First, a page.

When Maria Grazia Chiuri saw the work of the Ukrainian artist Olesia Trofymenko in spring, she knew she wanted to work with her for her fall haute couture show. “I saw this work of hers in Maxxi, the contemporary art museum in Rome, in which she embroidered onto a painted landscape,” said the designer. “When I saw this piece, I understood that the reference in the embroidery comes from Ukrainian folk costume.”
After discussion, the artist, who lives in Kyiv, suggested using an element of Ukrainian folklore, the Tree of Life, as an emblematic theme. The idea resonated with Chiuri. Not just because (presumably) she wanted to support and spotlight the work of an artist in time of war, but also because the symbolism of the Tree of Life occurs across so many cultures and religions. “It speaks about the circle of life,” Chiuri observed backstage while the show was about to take to the runway, in a tent pitched in the garden of the Musée Rodin. “And we have to remember all the time. In some way we need to rethink again now, to move to the future.”
The part of Christian Dior’s foundation story that feels so relevant to Chiuri right now is the fact that he set up his couture house right after World War II. The thrill of his clothes brought not just beauty and optimism to clients, but also a renewal of livelihoods to French workers all along the supply chain. This is a point the house of Dior kept pushing during the pandemic. Were they going to stop showing, or begin showing less, because of the pandemic? No they were not. There are too many people—skilled people, and freelance people—involved in the production of collections and shows to let it go.
The scale of it all, now that audiences and clients are back, is every bit as big as it ever was. To Chiuri’s mind, though, haute couture is an intimate practice, a matter which is very much between the client and the craftspeople who are behind making their clothes. There was a sense of gentleness and reserve in the color palette of white and pale beige this season; a similarity in the long silhouettes, variously rendered as big-sleeved blouses, tiny jackets and capes. But all the glory was in the intricate surfaces, in particular in the way flowers, especially the Dior rose, were worked into lace patchworks and deeply encrusted 3-D beaded embroidery.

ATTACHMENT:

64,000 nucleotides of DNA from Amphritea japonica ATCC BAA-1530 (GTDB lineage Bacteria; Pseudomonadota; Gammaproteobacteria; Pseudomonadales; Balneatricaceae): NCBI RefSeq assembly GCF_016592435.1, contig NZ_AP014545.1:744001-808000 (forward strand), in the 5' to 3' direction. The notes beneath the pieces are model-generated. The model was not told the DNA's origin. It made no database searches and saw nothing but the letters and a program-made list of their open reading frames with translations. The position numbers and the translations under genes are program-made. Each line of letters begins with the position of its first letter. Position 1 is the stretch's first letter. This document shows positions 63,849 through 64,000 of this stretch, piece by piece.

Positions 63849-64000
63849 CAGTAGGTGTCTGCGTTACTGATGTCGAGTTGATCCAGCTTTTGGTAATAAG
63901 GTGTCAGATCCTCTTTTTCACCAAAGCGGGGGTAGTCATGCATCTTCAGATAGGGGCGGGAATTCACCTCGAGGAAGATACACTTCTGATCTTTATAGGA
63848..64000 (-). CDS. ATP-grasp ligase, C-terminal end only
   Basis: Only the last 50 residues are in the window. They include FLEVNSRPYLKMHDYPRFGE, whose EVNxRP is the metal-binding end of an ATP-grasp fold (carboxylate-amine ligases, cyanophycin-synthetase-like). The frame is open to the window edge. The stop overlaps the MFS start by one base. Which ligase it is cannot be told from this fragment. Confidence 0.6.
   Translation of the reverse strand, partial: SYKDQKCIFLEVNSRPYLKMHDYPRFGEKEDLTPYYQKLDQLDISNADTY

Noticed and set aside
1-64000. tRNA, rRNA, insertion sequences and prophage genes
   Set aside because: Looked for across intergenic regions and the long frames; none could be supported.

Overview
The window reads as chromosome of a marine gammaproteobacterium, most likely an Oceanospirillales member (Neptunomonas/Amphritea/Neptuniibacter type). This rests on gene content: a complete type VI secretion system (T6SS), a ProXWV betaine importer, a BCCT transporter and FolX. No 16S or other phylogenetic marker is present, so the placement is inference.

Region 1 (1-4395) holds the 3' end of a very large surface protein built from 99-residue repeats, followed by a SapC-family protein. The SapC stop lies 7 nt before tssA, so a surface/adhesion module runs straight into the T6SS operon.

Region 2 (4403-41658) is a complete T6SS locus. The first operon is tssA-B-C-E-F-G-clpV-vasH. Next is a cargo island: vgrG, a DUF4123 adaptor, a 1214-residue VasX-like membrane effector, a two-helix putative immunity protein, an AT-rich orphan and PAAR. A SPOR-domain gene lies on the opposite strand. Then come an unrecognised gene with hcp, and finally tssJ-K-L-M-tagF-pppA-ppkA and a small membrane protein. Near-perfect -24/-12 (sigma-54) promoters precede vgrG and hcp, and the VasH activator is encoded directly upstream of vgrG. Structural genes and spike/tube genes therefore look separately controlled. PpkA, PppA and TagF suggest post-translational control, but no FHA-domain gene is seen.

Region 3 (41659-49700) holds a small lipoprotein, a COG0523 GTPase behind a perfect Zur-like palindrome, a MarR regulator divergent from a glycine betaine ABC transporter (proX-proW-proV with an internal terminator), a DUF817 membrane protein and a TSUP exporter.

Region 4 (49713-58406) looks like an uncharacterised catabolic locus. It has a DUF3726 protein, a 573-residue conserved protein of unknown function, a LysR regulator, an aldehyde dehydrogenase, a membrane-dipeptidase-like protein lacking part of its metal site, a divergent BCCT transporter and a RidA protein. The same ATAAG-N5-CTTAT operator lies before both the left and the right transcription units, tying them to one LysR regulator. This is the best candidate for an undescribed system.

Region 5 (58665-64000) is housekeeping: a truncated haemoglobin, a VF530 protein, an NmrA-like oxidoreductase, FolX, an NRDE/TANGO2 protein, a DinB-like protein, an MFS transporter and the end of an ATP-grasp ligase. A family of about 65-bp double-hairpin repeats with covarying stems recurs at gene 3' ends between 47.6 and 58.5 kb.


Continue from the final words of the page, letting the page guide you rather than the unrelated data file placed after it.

If anything, it was less of a classic ‘Dior’ collection from Chuiri—at least until you looked closely. Then you realized that Dior corsetry had simply migrated into almost dirndl-like dresses, and that the season’s iterations of the Bar jacket were actually entirely constructed from amazingly finely pleated hand-smocking. “Some of the work is not so visible; it’s invisible except to the client,” Chiuri said.
The whole collection felt quietly romantic, less rigid. Chiuri had also reimagined Dior’s flowers—his love of roses—and also somehow related it back to the folk costume embroideries that became a basis of the collection. Respect for atelier staffs has been a topic of conversation this week, but for Chiuri that goes beyond the importance of keeping good people salaried “because,” as she put it, “we have the responsibility to build bridges with the craft and this dialogue.”
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